In addition the finished dam proves more of a viewing destination point. A rerouted path leads to the top of the cascade with a view down the valley.

Genius

Lancelot Capability Brown was employed by George Spencer, 4th Duke of Marlborough to work on Blenheim Palace at the height of his career. "He completely reconfigured the landscape," says Jeri. "One of the first things he did was to create the lake and in order to create the lake he had to build the dam."

Capability Brown
Capability Brown's contract at Blenheim Palace was worth 21,500

Brown's genius was in great demand at the time.

"The whole style of what was considered fashionable in gardening had changed.

"By the mid 18th century it was no longer fashionable to have formal gardens, it was fashionable to have these romantic gardens that looked as though they were natural when in fact they were quite contrived to look natural.

"So it was a garden made to imitate nature and one of the key components in that was the creation of this lake in the valley. Prior to that there had been a system of canals under Vanbrugh's bridge which had terminated at almost the exact point where the dam now is."

Brown was born in Northumberland, but it was when he moved to Stowe that he started to develop his landscaping ideas. He set up independently after the death of his employer and was soon moving around the country improving estates.

His work is evident across the country's most celebrated stately homes but much of his handiwork can be seen in and around the Oxfordshire area, such as Adderbury, Fawley Court, Kiddington, Kirtlington, Nuneham Courtenay, Wootton Place and Stowe Landcape Gardens.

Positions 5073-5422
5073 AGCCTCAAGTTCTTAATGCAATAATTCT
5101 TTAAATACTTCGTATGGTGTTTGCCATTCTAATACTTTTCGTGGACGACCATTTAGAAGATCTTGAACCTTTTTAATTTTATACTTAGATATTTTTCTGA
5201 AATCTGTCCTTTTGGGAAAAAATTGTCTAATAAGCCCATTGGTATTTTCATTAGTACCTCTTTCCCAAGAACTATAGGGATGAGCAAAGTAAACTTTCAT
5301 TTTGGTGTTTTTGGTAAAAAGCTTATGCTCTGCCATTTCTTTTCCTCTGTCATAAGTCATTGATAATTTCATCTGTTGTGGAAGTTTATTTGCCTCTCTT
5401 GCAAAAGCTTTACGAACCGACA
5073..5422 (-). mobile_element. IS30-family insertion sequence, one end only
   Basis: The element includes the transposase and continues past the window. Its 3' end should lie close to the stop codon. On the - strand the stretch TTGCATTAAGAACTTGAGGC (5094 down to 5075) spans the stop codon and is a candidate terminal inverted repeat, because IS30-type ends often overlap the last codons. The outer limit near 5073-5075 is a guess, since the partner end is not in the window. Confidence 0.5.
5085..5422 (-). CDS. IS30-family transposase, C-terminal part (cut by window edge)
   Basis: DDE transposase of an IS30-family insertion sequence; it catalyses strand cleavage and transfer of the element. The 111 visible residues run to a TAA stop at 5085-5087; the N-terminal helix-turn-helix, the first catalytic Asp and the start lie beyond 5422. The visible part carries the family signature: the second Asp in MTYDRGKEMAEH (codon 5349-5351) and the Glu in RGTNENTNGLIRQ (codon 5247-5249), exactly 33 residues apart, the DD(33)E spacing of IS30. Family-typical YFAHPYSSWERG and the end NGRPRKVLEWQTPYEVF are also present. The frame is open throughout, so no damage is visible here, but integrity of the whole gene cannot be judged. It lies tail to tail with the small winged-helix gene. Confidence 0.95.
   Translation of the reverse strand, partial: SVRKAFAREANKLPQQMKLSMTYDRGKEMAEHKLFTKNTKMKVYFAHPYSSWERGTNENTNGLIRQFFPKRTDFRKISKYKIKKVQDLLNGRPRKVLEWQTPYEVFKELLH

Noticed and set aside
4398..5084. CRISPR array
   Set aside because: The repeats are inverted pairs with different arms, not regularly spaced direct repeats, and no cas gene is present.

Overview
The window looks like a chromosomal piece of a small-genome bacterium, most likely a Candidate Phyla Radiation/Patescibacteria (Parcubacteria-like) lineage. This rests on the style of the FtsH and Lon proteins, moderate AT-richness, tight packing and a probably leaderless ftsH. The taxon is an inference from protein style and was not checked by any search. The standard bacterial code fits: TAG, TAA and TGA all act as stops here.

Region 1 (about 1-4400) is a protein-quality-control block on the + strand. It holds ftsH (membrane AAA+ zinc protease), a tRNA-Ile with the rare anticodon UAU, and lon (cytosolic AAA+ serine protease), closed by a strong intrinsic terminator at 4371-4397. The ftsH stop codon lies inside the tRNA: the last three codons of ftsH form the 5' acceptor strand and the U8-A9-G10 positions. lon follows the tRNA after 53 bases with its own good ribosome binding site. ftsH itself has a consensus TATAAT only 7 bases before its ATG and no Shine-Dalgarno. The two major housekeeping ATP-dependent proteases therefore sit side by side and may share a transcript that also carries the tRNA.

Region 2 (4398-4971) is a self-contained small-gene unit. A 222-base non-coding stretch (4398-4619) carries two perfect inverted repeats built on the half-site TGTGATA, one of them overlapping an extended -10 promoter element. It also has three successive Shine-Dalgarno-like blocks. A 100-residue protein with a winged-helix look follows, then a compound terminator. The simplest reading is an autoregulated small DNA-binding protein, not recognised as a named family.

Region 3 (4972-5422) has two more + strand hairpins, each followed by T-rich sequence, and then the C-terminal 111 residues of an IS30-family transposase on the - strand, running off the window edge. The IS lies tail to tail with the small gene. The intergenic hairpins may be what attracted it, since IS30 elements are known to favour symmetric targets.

His contract at Blenheim Palace was worth £21,500; after paying his workers he was left with a profit of £4000.

"He made these naturalistic valleys and vistas, planting trees to draw your eye either to the house or to water which he often brought in where there was none," Jeri continues. "He was considered an absolute master of his trade.

"He was a gentlemen but wasn't part of their social scene. He was definitely sought by the aristocrats of the time as the only person who could actually improve their grounds to make it look as though nature had left them with this wonderful landscape."

The Cascade at Blenheim Palace
The 9th Duke commissioned photos like this one in 1890

With the works on the dam completed, a two and a half century old piece of history lives on, but the work was expensive. Out of the 27 world heritage sites in the UK Blenheim Palace is the only one that doesn't receive lottery funding.

"The reason we don't receive any is because it is also the only privately owned world heritage site in the country," says Roger. "We don't have access to anything like the heritage lottery funding which means we get no help with projects such as this that run into seven figures."

The palace is lobbying for change, but will have to rely on visitor numbers through the door as their main income for projects in the meantime. With the aesthetic as well as the practical improvements to the dam, there's one more reason for visitors to do just that.